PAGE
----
As a note - active women consume approximately 2,300 calories per day and active men around 2,500 calories per day. Treat these figures as a reference as every person is different.

In addition to the 14,000 calories for the race, you need to bring a meal for Camp 1.

  • Variety is key
  • Don’t just rely on the calorie count, make sure you have tried and like the food you bring.

Q30: FOOD – What is the difference between gels and bars?

A30: Energy gels and bars provide energy for exercise, promote recovery and are a good source of energy when you are on the course and don’t have equipment or time to prepare more substantial meals. The nutritional composition and amounts vary depending on the product. Some contain more carbohydrates, some more proteins. Gels contain only approximately 40 calories but they are the quickest energy source – they release energy in 5 minutes. Bars contain more energy, approximately 200 calories per bar, but their energy release is slower at approximately 20 minutes.

Q31: WATER – How much water will I receive at each checkpoint?

A31: You must leave every checkpoint with a minimum of 1.5 liters. There may be times when you may be allowed or required to take more water. Checkpoints are located on the course at approximately 10 kilometers / 6 miles. At the final checkpoint of the day you are given 4.5 liters of water – this is for the rest of that day, that night, the following morning and the first section of the course of the next day (to Checkpoint 1).

Q32: WATER – Why do I need to carry a hydration system capable of carrying 2.5 liters?

A32: You need to carry containers (bottles or bladders) that allow you to carry 2.5 liters or fluid in total. These containers must be with you even when they are not full. The standard allocation of water to be given to you at each checkpoint is 1.5 liters; In addition to this, you must have a separate Platypus SoftBottle for 1.0 liter (or 2 soft bottles for 0.5L), which folds up inside your backpack, when not being used. Drinking bottles can be attached to backpacks with bottle holders. Bottles are quick and easy to fill at checkpoints and enable you to check quickly how much water you have left. Having two bottles allows you to keep plain water in one and electrolytes mix in another. Bottles also help distribute weight so that it's not all on your back.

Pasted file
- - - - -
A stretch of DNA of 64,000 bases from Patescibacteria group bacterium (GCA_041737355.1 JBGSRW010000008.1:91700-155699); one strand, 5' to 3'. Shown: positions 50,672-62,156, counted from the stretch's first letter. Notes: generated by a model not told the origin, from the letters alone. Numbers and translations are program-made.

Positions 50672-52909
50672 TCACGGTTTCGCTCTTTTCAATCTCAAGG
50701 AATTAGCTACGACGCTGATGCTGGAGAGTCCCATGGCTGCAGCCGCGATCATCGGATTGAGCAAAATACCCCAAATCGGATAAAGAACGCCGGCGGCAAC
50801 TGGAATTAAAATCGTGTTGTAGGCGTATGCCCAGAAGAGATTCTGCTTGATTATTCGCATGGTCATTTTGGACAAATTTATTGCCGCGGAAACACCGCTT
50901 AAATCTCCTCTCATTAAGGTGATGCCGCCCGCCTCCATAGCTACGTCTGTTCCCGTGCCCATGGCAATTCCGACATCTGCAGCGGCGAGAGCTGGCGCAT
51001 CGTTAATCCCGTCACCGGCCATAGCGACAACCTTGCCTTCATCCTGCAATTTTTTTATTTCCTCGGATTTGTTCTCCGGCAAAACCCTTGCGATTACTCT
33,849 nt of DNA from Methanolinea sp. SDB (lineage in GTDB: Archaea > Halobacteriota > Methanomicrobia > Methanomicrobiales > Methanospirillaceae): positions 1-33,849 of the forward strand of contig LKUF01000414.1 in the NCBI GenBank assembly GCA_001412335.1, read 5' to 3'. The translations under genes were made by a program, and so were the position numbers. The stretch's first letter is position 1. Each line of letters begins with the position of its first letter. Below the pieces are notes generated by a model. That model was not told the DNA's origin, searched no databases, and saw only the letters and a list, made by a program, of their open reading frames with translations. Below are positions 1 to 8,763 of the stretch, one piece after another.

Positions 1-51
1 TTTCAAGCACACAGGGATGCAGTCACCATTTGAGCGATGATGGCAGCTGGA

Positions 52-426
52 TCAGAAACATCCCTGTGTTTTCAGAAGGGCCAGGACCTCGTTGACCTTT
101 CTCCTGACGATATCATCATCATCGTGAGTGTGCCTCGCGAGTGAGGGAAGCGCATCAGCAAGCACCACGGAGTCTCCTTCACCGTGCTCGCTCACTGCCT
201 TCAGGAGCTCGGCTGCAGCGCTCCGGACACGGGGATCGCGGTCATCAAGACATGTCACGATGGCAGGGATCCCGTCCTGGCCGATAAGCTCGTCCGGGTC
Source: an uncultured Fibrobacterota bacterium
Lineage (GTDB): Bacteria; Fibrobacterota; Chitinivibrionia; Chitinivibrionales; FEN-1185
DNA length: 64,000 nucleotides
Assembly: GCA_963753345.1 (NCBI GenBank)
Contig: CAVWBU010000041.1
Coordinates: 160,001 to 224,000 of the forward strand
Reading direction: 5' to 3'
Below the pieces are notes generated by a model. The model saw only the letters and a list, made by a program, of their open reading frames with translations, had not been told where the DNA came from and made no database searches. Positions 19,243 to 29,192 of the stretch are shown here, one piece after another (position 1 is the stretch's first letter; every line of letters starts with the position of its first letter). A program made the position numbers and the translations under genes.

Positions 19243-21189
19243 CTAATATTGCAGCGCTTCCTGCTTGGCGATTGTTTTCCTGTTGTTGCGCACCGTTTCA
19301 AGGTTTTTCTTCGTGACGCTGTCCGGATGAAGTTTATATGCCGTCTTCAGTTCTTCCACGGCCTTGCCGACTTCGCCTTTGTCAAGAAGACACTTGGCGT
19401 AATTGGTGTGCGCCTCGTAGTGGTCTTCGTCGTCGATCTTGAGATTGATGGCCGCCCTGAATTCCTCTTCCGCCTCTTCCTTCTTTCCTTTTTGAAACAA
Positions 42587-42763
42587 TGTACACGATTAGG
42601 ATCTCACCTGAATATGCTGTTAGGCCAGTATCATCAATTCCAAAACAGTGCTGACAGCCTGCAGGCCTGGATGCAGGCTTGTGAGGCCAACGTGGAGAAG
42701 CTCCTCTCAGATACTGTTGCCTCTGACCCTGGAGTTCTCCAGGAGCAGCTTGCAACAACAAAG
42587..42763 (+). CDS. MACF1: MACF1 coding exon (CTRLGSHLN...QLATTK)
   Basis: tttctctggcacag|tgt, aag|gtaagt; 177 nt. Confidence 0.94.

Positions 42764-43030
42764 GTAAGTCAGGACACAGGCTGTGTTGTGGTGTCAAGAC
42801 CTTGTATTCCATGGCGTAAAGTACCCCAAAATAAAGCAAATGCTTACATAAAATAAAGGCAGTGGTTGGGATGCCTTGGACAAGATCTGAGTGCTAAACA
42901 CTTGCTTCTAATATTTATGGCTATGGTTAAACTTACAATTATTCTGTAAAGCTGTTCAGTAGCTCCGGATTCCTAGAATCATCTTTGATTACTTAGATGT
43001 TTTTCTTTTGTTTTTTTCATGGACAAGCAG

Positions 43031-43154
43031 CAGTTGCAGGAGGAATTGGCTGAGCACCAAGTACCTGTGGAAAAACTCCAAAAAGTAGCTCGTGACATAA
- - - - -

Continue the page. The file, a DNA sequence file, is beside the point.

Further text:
Q33: WATER – How is water dispensed at checkpoints and Camp?

A33: In order to be more environmentally-friendly we aim to us large bottles at each checkpoint from where you refill your own containers for water by pouring or pumping the water. Therefore, you must always be capable to carrying 2.5 liters of water at any time. At Camp you are not required to take the full 4.5 liters of water at one time but can fill your containers throughout the afternoon, evening and night. Do take note of how much liquid you are consuming as the 4.5 liters is calculated as being a normal amount to consume. Consuming too much water can be even more dangerous than not drinking enough!

Q34: ELECTROLYTES – Should I use electrolytes drink mixes or salt tablets?

A34: Electrolytes are mandatory but the choice of which format to bring is up to you. You may choose salt tablets (such as SaltStick), electrolyte drink mixes (powder or dissolvable tablets – such as Nuun) or a combination of both. Please refer to the equipment list for recommended amounts. It is essential to take care of your electrolyte balance as you will lose a lot of salt through your sweat. Make sure to test your nutrition and electrolytes during training. You can find out more about Role of Electrolytes to help you make your final choices.


Click here to download a PDF of these FAQs.